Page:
'˜Pebble treble' is on but Brooks Koepka targets other majors

It has already been labelled the 'Pebble Treble', but Brooks Koepka has his sights on more than just a remarkable third straight victory in the '¨US Open.
Brooks Koepka kisses the trophy after winning the US Open. Picture: Streeter Lecka/Getty ImagesBrooks Koepka kisses the trophy after winning the US Open. Picture: Streeter Lecka/Getty Images
Brooks Koepka kisses the trophy after winning the US Open. Picture: Streeter Lecka/Getty Images

Koepka became the first player to successfully defend his title since Curtis Strange in 1989 when a nerveless display on the back nine at Shinnecock Hills saw him hold off the thrilling challenge of Tommy Fleetwood, whose closing 63 equalled the lowest score in tournament history.

Only Scotland’s Willie Anderson has ever won the 
US Open three years in succession (1903-1905), a feat Koepka will try to emulate at Pebble Beach next year.

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“I’ve played it once,” said Koepka, who finished in a tie for eighth in the AT&T Pebble Beach Pro-Am in 2016. “It’s an incredible golf course.

“You can get caught up in the views there, just looking around. I know it’s a year away, but I’ll be excited when we go play there.

“To be honest with you, I don’t putt that well on poa [annua grass], so it will be quite interesting. I struggle reading the poa greens. The consistency, they bounce a 
little bit.

“That’s kind of why I don’t play the west coast that much, I struggle with it. But I’ll be raring to go that week and hopefully defend it again.”

Koepka’s recent form in the US Open now reads an impressive 4-18-13-1-1 and he has also recorded two top-ten finishes in both the Open Championship and US PGA, with a best of T11 in the Masters, an event he was forced to miss this year due to injury.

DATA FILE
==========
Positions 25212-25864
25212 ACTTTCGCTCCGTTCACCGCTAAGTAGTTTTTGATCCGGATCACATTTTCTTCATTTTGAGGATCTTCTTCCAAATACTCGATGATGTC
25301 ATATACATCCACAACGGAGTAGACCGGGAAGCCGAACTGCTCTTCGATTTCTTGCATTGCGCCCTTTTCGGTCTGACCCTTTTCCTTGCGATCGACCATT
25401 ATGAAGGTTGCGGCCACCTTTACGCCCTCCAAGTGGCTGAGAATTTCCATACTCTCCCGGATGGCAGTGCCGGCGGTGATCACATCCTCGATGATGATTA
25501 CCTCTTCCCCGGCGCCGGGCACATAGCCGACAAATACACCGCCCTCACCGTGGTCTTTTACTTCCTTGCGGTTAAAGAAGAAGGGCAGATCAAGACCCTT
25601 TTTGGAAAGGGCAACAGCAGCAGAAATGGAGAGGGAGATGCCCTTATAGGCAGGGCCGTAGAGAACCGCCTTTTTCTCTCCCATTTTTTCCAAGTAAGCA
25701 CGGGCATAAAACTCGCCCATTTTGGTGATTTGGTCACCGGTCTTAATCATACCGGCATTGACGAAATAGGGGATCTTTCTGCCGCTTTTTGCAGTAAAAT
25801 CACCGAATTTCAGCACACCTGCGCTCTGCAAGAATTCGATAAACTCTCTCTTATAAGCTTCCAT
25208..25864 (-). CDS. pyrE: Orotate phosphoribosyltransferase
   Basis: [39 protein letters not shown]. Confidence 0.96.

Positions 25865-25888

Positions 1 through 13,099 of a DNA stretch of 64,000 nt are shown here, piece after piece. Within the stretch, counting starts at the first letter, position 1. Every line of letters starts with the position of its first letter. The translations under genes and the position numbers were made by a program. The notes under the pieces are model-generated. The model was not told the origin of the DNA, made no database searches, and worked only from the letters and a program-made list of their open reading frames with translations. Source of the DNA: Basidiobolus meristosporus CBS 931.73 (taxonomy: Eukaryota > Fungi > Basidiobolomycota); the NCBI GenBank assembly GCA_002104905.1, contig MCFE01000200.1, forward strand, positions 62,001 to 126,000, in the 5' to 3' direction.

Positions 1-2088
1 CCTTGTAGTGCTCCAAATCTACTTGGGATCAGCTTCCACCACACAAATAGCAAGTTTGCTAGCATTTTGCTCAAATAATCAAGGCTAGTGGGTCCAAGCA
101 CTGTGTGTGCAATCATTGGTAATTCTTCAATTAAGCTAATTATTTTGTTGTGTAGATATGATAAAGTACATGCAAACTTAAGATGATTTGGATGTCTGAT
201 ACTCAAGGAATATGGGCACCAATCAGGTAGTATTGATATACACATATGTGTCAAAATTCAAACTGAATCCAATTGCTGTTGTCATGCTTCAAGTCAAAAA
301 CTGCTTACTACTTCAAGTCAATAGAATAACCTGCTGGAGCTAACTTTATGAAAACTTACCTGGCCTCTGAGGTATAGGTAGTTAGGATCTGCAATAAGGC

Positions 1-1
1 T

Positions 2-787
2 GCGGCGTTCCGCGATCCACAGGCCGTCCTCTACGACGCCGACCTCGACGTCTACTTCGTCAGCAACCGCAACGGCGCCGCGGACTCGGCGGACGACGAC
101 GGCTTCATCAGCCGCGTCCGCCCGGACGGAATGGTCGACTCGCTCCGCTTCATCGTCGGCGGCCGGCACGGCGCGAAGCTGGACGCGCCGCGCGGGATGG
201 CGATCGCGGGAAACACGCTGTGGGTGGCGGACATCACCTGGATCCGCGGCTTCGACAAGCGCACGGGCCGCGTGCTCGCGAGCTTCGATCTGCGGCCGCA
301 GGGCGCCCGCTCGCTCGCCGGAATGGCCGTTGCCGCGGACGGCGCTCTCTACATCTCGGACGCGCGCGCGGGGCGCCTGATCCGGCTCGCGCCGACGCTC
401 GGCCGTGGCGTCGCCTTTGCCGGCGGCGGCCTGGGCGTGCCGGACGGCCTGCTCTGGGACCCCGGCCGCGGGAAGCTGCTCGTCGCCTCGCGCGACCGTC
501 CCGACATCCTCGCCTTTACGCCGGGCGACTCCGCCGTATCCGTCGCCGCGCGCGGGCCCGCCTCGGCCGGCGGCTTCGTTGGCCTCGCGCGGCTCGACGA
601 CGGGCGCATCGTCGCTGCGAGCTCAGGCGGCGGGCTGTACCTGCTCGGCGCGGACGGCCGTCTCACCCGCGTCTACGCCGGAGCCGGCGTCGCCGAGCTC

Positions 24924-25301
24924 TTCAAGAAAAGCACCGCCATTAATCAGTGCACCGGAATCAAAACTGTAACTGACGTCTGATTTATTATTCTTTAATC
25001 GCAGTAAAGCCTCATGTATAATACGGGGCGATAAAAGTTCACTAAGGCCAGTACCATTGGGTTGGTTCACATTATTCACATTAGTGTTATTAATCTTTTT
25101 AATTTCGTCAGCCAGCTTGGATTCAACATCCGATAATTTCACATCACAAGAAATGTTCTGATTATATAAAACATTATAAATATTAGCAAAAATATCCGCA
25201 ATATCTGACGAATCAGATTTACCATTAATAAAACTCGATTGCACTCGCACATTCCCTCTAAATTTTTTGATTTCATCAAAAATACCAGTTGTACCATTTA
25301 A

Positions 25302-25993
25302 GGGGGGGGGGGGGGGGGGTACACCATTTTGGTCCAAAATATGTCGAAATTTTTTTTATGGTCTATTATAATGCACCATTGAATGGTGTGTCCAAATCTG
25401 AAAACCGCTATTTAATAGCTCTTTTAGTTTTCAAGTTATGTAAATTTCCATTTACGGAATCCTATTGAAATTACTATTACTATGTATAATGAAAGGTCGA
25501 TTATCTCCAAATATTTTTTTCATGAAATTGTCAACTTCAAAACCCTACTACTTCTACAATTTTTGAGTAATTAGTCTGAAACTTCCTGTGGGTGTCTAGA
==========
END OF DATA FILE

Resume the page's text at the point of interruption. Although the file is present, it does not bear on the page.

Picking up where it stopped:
“I think my game is suited to all the majors,” Koepka added. “A US Open is always going to be a tough test of golf. I enjoy that. That’s fun. The Open Championship, I think, suits very well, and we always seem to play well at the PGA.

“The only one I haven’t figured out is Augusta. Hopefully I figure that one out soon because I’ll be playing there for a while.

“I don’t want to say I didn’t think I could win another major, but I knew that it was going to be that much more difficult and it’s much more gratifying the second time.

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“I can really appreciate how hard it is to win a major and to win back to back is special. Hopefully, there will be a few more.”

Koepka has been tipped for the top since winning three tournaments on the Challenge Tour in 2013 to earn instant promotion to the European Tour, although the third victory was in serious danger of never happening.

Tired during a long stretch on the road, Koepka almost withdrew after the third round of the Scottish Hydro Challenge at Macdonald Spey 
Valley in Aviemore.

But, after speaking to his agent, he decided to play the final round and won by three shots to collect the first prize of £30,000. His two US Open victories have each been worth £1.6million.

Koepka’s wrist injury kept him on the sidelines for four months, a hugely frustrating time spent with his left arm in an elbow-length cast and watching lots of television.

“I didn’t miss it [golf] until I knew I wasn’t going to be at Augusta,” said the new world No 4. “I missed the preparation. I missed the competitiveness.

“I miss competing. That’s really what it is. I’ve got to be competing at something. It doesn’t matter what it is. I just feel like I need to be back out grinding.

“I think the only people I ever saw were Dustin [Johnson], seeing him quite a bit back home, and Bubba [Watson] and Phil [Mickelson]. Those are the only guys that texted me. You make a lot of friends out here, and you feel like a 
lot of them, you just get 

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